vec_map(&even, &values, add_one);
}

Next a filtering function. Now the function pointer will return true or false indicating if the element should be added to the resulting vector.

bool filter_even(void *src)
{
    if (*(int *)src % 2 == 0)
        return (true);
    return (false);
}

void main()
{
    t_vec values;

    vec_new(&values, 10, sizeof(int));
    for (int i = 0; i < 10; i++)
        vec_push(&values, &i);
    vec_filter(&even, &values, filter_even);
}

Finally, a function that iterates the elements of the vector, and at each iteration, applies the function f that gets the acc element passed to vec_reduce as the first parameter (the "accumulator"), and the current element as the second parameter. With the accumulator, the results of iterating over the elements are reduced to one element such as in summing a list of integers.

void sum(void *acc, void *elem)
{
    *(int *)acc += *(int *)elem;
}

void main()
{
    t_vec   t1;
    int     base[] = {1, 2, 3, 4, 5};
    int     result = 0;

    vec_from(&t1, base, 5, sizeof(int));
    vec_reduce(&result, &t1, reduce_tester);
    assert(result == 15);
    vec_free(&t1);
}

Conclusions

That's a quick overview on how to implement a performant and easy-to-use dynamic data structure in C. This structure can be used as a fundamental building block in many programs. The implementation has been kept simple because frankly, it doesn't have to be more complicated. New functions could definitely be added to grow the functionality of t_vec even further.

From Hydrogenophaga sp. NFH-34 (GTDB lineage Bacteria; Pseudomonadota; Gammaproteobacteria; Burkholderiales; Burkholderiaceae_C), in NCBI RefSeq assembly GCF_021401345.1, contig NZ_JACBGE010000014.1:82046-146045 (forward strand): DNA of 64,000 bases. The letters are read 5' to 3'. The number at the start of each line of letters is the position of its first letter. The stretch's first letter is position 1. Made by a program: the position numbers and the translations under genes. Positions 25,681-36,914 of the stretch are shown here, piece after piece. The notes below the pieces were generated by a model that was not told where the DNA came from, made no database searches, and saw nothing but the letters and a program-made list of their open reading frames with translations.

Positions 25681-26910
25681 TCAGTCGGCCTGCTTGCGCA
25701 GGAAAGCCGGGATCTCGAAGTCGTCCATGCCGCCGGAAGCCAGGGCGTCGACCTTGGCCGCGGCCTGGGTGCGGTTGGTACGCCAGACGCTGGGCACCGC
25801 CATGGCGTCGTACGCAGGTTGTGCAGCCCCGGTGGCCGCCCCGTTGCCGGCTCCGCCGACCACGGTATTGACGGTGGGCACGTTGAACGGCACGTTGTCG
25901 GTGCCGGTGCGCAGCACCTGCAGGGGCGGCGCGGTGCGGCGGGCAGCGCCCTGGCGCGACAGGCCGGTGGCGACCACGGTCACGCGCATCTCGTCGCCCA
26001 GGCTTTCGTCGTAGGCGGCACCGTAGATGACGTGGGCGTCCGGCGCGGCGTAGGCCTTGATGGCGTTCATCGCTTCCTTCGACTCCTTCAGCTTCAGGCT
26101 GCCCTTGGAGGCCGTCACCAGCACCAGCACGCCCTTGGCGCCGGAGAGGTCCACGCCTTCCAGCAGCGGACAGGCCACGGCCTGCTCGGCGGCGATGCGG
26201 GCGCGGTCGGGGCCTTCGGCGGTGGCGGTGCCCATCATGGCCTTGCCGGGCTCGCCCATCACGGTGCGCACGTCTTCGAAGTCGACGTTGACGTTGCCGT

Issues
  • Added vec_clear and vec_find. Implemented lazy init

    Added vec_clear and vec_find. Implemented lazy init

    • Implemented lazy initialization for the vector. Now if user passes init_len == 0 to vec_new, memory won't be allocated at this point, but when the vector is first used (push, insert, etc).
    • Implemented vec_clear that just changes the length of the vector to zero reserving all allocated space.
    • Implemented vec_find a simple search taking f comaprison method as arg.
    opened by juliuskoskela 2
  • Typo in header for vec_new

    Typo in header for vec_new

    There's a mismatch in the naming convention for the src/dst parameters in vec_new.

    In the exercise: https://github.com/juliuskoskela/c-vec/blob/main/subject.md#ex0-vec_new The parameters are named dst and init_alloc, but the corresponding parameters are named src and len in the header https://github.com/juliuskoskela/c-vec/blob/main/subject.md#ex0-vec_new

    opened by Caruychen 2
  • Proof read and modify return values of some functions

    Proof read and modify return values of some functions

    Fixing some typos and clarifying some concepts. Small fixes in the implementation itself, such as error checking and the return values of some functions (used to return the allocated size, now returns 1 if the operation was successful)

    opened by satukoskinen 0
Owner
Julius Koskela
Co-founder Locationews Ltd., Student at HIVE
Julius Koskela